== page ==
Archbishop of Canterbury urges caution before any decision on Syria strike

Archbishop Justin addresses Christian leaders in the Peace Garden at St George's Anglican Cathedral, Jerusalem, 26 June 2013. In his address, the Archbishop said there was no other way to peace than "finding one another's humanity". (Lambeth Palace photo by Chris Cox)(Photo: Lambeth Palace)

The Archbishop of Canterbury has cautioned the Government against rushing into a military response to the Syria crisis.

The Most Reverend Justin Welby said government leaders needed to be "sure" of the facts and be aware of the possible ramifications that military action could have for the entire Middle East region.   

"The things which MPs will have to bear in mind in what is going to be a very, very difficult debate is firstly: are we sure about the facts on the ground?" the Archbishop told The Daily Telegraph.

"Secondly: Is it possible to have a carefully calibrated response including armed force, if you are sure about the facts on the ground, that does not have unforeseeable ramifications across the whole Arab and Muslim world?"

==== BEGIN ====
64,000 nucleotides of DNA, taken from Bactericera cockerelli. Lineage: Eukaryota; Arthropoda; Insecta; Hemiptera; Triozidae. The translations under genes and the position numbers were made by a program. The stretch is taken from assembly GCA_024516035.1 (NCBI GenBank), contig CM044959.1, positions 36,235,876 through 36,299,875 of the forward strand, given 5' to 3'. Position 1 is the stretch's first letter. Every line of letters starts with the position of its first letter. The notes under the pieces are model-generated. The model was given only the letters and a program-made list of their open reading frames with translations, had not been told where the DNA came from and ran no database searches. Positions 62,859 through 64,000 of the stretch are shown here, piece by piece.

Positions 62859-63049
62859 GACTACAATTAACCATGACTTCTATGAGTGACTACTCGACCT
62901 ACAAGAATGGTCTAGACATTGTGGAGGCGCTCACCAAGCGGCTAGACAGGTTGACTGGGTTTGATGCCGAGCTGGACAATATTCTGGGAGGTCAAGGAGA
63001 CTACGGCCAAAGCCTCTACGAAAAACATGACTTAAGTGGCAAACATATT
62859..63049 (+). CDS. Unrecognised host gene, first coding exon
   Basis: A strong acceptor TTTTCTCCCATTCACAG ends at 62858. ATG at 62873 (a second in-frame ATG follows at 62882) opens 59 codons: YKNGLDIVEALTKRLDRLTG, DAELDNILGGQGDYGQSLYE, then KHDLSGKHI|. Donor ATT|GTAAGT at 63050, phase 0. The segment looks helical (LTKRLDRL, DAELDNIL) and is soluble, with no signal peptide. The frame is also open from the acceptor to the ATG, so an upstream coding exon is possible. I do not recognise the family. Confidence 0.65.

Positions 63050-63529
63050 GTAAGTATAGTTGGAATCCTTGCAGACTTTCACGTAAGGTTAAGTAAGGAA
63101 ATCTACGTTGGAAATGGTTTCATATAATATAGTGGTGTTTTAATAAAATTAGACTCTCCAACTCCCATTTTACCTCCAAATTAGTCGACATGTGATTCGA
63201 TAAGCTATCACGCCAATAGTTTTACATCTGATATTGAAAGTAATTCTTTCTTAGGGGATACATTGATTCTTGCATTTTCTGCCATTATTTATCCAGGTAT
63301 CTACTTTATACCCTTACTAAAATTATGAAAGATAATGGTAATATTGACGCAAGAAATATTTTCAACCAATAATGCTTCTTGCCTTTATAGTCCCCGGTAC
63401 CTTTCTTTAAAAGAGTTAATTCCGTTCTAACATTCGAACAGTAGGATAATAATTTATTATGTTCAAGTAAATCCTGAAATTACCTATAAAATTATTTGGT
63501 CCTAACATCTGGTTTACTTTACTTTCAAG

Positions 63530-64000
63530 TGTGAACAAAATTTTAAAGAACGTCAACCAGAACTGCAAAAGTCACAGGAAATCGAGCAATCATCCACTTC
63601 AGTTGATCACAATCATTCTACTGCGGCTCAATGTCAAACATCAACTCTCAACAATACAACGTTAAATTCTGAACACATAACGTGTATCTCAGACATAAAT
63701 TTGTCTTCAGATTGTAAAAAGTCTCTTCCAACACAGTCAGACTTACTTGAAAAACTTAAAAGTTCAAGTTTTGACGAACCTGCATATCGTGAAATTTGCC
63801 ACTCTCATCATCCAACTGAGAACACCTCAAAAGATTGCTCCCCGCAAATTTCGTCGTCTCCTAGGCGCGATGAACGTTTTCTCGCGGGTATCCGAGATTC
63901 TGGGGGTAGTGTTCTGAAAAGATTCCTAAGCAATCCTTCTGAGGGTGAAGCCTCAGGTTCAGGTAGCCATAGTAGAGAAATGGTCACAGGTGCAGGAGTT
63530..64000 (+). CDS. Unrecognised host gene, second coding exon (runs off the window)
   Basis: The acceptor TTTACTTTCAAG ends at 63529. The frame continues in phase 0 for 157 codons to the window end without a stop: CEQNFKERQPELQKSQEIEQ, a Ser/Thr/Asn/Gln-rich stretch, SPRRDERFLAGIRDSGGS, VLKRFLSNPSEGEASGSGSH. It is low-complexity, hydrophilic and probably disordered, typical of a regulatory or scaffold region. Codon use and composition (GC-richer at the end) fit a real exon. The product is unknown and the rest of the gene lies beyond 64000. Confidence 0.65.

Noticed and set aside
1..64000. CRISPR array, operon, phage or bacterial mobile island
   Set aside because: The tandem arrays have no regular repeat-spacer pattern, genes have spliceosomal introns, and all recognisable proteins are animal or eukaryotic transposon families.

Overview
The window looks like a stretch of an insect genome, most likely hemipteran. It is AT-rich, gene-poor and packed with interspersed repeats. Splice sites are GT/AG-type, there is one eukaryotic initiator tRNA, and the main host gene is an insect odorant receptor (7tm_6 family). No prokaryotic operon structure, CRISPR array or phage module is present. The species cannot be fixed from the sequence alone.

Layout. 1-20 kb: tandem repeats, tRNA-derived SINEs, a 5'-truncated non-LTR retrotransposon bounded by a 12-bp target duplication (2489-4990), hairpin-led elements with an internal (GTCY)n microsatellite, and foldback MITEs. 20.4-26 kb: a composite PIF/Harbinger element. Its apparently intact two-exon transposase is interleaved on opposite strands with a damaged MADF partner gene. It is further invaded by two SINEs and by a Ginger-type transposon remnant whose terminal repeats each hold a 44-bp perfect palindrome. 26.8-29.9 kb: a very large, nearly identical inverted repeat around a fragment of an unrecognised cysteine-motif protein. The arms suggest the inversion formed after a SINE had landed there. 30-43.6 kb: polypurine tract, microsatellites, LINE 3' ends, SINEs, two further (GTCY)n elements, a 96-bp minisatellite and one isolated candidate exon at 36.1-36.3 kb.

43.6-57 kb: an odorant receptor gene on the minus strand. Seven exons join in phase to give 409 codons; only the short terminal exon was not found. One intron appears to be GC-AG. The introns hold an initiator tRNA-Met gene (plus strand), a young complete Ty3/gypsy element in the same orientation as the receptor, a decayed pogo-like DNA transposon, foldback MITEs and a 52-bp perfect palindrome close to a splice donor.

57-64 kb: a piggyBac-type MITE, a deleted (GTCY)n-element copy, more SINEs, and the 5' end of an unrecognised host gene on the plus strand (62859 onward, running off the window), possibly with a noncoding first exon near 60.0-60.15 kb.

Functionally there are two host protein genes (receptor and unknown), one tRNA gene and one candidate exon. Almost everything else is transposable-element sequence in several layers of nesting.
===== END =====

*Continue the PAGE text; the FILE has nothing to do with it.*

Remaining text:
He admitted feeling "extremely conscious" of his own "lack of knowledge" on the situation on the ground, and the "enormous complexity and inter-linkedness of everything that happens there".

"The Government and the Americans are seeing intelligence nobody else sees - I just think we have to be very careful about rushing to judgement," he said.

The Archbishop recently visited Egypt and the Holy Land, where the Syrian situation and the plight of refugees was discussed in a meeting with Britain's Ambassador to Egypt, James Watt.

Reflecting on the mood in the Middle East, Archbishop Welby said there had been an "overwhelming" and "terrible sense of fear" about what might happen in the next few weeks, and a "sense that this is a terribly, terribly dangerous time".

"Certainly when I was there in June and I think it has got worse since then I can scarcely remember a time of being in meetings where there was such a sense of apprehension, I mean it was tangible, this sense of 'what will happen?" he said.

"What will be the impact on us?.…the impact on people not directly involved in the fighting is beyond description and horrible."